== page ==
Dizziness is an imprecise symptom used to describe a variety of common sensations that include vertigo, light-headedness, faintness, and imbalance. Vertigo refers to a sense of spinning or other motion that may be physiological, occurring during or after a sustained head rotation, or pathological, due to vestibular dysfunction. The term light-headedness is classically applied to presyncopal sensations resulting from brain hypoperfusion but as used by patients has little specificity, as it may also refer to other symptoms such as disequilibrium and imbalance. A challenge to diagnosis is that patients often have difficulty distinguishing among these various symptoms, and the words they choose do not reliably indicate the underlying etiology.
There are many causes of dizziness. Vestibular dizziness (vertigo or imbalance) may be due to peripheral disorders that affect the labyrinths or vestibular nerves, or it may result from disruption of central vestibular pathways. It may be paroxysmal or due to a fixed unilateral or bilateral vestibular deficit. Acute unilateral lesions cause vertigo due to a sudden imbalance in vestibular inputs from the two labyrinths. Bilateral lesions cause imbalance and instability of vision when the head moves (oscillopsia) due to loss of normal vestibular reflexes.
Presyncopal dizziness occurs when cardiac dysrhythmia, orthostatic hypotension, medication effects, or another cause leads to brain hypoperfusion. Such presyncopal sensations vary in duration; they may increase in severity until loss of consciousness occurs, or they may resolve before loss of consciousness if the cerebral ischemia is corrected. Faintness and syncope, which are discussed in detail in Chap. 18, should always be considered when one is evaluating patients with brief episodes of dizziness or dizziness that occurs with upright posture. Other causes of dizziness include non-vestibular imbalance and gait disorders (e.g., loss of proprioception from sensory neuropathy, parkinsonism), and anxiety.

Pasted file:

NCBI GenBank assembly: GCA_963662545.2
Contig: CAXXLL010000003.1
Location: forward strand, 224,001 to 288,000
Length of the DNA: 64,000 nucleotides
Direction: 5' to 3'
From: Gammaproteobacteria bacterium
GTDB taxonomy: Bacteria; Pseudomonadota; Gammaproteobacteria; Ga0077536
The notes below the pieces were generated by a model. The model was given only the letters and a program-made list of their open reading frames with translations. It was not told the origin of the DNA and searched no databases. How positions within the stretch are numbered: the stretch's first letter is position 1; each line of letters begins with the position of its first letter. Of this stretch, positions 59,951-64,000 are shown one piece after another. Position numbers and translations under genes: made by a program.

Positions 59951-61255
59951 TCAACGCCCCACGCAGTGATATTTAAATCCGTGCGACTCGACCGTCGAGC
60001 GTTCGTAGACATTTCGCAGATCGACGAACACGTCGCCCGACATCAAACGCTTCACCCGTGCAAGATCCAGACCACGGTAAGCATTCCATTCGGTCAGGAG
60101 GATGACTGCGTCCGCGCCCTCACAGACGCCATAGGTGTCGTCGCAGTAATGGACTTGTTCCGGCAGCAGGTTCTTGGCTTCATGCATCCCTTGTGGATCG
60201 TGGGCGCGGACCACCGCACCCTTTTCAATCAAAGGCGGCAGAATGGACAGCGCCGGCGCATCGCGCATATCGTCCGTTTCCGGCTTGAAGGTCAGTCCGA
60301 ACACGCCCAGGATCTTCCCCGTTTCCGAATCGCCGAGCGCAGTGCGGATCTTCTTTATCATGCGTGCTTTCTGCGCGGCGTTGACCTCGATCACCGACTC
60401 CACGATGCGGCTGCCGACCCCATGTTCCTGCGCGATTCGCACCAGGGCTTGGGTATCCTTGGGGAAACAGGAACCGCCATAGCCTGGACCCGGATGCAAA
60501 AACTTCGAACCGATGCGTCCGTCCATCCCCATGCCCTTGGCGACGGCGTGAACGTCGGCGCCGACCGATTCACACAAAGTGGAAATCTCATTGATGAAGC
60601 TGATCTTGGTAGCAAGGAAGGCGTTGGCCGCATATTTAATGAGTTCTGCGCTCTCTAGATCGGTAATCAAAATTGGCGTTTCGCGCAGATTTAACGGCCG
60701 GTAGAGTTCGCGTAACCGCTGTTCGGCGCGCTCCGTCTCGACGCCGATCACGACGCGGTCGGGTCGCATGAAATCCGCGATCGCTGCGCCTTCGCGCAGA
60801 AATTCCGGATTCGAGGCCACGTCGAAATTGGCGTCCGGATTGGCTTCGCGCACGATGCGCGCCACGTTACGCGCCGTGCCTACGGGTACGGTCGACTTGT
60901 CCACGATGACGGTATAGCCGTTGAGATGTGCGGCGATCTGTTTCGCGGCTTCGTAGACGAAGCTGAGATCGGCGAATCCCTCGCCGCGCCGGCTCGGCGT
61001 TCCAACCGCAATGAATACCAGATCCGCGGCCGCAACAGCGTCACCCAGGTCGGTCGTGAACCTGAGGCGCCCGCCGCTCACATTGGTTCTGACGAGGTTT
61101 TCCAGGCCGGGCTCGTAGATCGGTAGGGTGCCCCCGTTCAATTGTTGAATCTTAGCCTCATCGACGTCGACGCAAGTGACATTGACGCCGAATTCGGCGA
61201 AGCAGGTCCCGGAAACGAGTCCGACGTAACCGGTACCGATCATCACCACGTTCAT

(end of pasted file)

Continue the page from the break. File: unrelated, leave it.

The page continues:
When evaluating patients with dizziness, questions to consider include the following: (1) Is it dangerous (e.g., arrhythmia, transient ischemic attack/stroke)? (2) Is it vestibular? (3) If vestibular, is it peripheral or central? A careful history and examination often provide sufficient information to answer these questions and determine whether additional studies or referral to a specialist is necessary.
APPROACH TO THE PATIENT Dizziness HISTORY
When a patient presents with dizziness, the first step is to delineate more precisely the nature of the symptom. In the case of vestibular disorders, the physical symptoms depend on whether the lesion is unilateral or bilateral, and whether it is acute or chronic. Vertigo, an illusion of self or environmental motion, implies asymmetry of vestibular inputs from the two labyrinths or in their central pathway that is usually acute. Symmetric bilateral vestibular hypofunction causes imbalance but no vertigo. Because of the ambiguity in patients’ descriptions of their symptoms, diagnosis based simply on symptom characteristics is typically unreliable. Thus, the history should focus closely on other features, including whether this is the first ...